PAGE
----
During the Global Lodging Forum, five hotel industry professionals have mentioned the impact of terrorist attacks on their business. From German, Belgian, French and Turkish markets hoteliers share their experiences and suggest how to respond to this threat.
"In Brussels many properties closed, in particular independent hotels. It is impressive to see how much time it takes to recover. The business segment is not affected as much as the leisure segment, but that depends on source markets. American and Asian markets are the most reticent. After the attacks, our clientele asked many questions about security. This is a concern hoteliers must face and respond to. In Belgium, the government's reaction was positive. Several favorable measures were implemented for hoteliers. Security is very much perceptual. Unfortunately we cannot plan for everything. We must insist and convince travelers that we have strengthened security measures. It is also necessary to promote the destination; that is all we can do right now. We must continue to appropriate opportunities as they arise from the tourism market."
Michel Jauslin, Area Vice President Operations, Hyatt France
"The impact of terrorism can be very powerful depending on the hotels and the segments; it is stronger on the luxury segment luxe than on the 3- and 4-star segments. We also see that leisure clientele are more affected than business clientele. Communication is indirect through presence and reinforced surveillance. The reaction must be visible. It is necessary to be prepared and have a method. We offer our employees training to learn how to react rapidly in case of an alert. Today, the terrorist risk has been fairly well assimilated. Paris, on the other hand, must make some effort in other areas such as purse-snatching and lack of control in airports and hotels, which tourists are more worried by that. After the tragedy in Nice prices were adjusted to the situation; we have always been able to maintain the volume as long as we adjusted prices. Humans have a strong ability to adapt, and we will learn to live with these problems."
Salim Nazaraly, CEO, Orea Management
"In Paris, the impact of terrorism was strong for a fairly long period. Paris was a tranquil destination, where hotel business was good; its hoteliers had to face a significant drop in the number of tourists from one day to the next. Leisure, Chinese and Japanese clientele (following visa restrictions…) were the most affected; the media insisted on the dramatic aspect. Our governments have implemented measures adapted to the needs of the local population. For our industry, declaring a state of emergency has created a negative image for the destination: one of a state that is at war overall, which is not reassuring for tourists. The impact could be felt in Paris's exhibitions. It is important to de-dramatize these events and promote our destination differently, by focusing on its positive aspects, by focusing on conveying pleasure and the dream. Tourism is a means of discovering the other. It is important to share different civilizations and move forward in this regard."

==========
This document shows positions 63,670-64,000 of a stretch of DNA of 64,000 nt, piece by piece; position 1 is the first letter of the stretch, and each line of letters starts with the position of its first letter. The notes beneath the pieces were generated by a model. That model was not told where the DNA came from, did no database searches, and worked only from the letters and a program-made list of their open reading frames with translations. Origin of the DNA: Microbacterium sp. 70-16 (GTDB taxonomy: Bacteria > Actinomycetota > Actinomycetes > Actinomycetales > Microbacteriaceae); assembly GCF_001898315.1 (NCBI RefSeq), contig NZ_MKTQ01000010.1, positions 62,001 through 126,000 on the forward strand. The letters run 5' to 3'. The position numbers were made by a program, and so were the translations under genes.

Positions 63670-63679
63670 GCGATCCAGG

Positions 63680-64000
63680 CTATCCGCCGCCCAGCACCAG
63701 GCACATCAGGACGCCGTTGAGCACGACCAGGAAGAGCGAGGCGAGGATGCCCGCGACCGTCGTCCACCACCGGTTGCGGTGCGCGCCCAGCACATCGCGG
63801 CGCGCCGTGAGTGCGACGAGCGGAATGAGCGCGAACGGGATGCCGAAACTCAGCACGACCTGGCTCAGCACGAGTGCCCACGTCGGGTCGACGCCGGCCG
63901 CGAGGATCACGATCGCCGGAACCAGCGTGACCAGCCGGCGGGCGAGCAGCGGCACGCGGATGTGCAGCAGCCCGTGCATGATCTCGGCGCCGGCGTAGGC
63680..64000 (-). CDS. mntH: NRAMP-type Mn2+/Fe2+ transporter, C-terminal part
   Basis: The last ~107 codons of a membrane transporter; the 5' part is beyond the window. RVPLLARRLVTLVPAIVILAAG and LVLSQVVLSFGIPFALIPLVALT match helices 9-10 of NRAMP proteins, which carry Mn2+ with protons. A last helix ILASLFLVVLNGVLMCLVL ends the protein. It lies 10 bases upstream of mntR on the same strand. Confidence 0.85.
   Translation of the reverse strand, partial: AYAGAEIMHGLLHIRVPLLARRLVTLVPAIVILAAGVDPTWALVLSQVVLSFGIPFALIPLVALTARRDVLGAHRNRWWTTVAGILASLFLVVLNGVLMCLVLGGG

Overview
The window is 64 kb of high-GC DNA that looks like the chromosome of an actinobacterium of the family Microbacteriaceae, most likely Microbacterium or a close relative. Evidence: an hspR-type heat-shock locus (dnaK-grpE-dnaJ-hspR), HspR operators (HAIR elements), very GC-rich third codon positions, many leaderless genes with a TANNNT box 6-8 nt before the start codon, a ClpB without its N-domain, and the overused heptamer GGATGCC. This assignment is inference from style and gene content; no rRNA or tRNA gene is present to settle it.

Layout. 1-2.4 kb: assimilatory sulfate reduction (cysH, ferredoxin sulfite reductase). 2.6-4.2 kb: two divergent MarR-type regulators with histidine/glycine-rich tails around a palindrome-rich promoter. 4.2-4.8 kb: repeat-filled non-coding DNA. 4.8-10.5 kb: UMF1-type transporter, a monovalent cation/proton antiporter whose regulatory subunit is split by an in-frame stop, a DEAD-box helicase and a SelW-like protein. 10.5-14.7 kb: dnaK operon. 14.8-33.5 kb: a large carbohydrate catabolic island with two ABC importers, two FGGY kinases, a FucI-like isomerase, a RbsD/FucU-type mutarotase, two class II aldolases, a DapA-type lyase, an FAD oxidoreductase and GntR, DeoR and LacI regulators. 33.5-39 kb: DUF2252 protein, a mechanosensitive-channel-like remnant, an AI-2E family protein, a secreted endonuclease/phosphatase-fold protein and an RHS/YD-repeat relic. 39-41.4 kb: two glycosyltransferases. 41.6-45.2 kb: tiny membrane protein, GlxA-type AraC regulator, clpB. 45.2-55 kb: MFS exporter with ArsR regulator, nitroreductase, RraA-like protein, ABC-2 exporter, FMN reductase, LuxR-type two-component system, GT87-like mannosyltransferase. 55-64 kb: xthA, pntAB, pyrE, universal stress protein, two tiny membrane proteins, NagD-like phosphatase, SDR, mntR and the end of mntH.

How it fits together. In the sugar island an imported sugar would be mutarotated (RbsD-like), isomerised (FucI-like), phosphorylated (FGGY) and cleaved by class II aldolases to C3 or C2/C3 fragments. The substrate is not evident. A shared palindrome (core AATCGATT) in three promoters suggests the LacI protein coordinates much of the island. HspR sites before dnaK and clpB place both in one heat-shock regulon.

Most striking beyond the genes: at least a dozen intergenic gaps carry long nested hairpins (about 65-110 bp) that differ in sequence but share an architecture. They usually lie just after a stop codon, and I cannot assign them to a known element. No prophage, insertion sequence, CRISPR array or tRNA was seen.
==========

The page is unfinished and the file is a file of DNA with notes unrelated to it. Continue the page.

Torsten Schultze, General Director, Deutsche Hospitality, Berlin
"Berlin has undoubtedly been an exception compared with what we experienced in the past. This may undoubtedly be explained by the type of attack we experienced in correlation with the reaction of authorities. Communications have made it possible to attenuate the impact by showing that everything was under control. Thanks to the image conveyed, the economic impact was minimal. Protests took place in Germany, but they were well organized and shared a clear message: our culture is stronger than their actions. I believe it is important to be cautious when it comes to communications regarding security; otherwise it insists on the fact that there is a risk and a reason to be scared. On the contrary, it is important to show that life goes on as before, that we are a free society. After the attacks, the population took to the streets to prove it was not scared. It is a positive signal that was perceived from abroad."
Fatih Senuslu, General Director, Intercontinental Istanbul
"In Istanbul the situation is particularly difficult. The RevPAR dropped by more than 40%. The political context also has an impact on the behavior of investors. We do not expect improvement in the situation before 2020. Communications are essential with both hotel personnel and guests as well as with the government. Employees must be on alert and clear security measures must be provided to guests. For the moment it is too soon to launch an advertising campaign for our destination because the situation is not stable - attacks happen once or twice a month. The drop in prices makes it possible to capture a share of clientele, but mostly those from the Middle East. It is not a factor appealing to American and Asian clientele. We must remain optimistic about the future, but peace remains essential for our industry."
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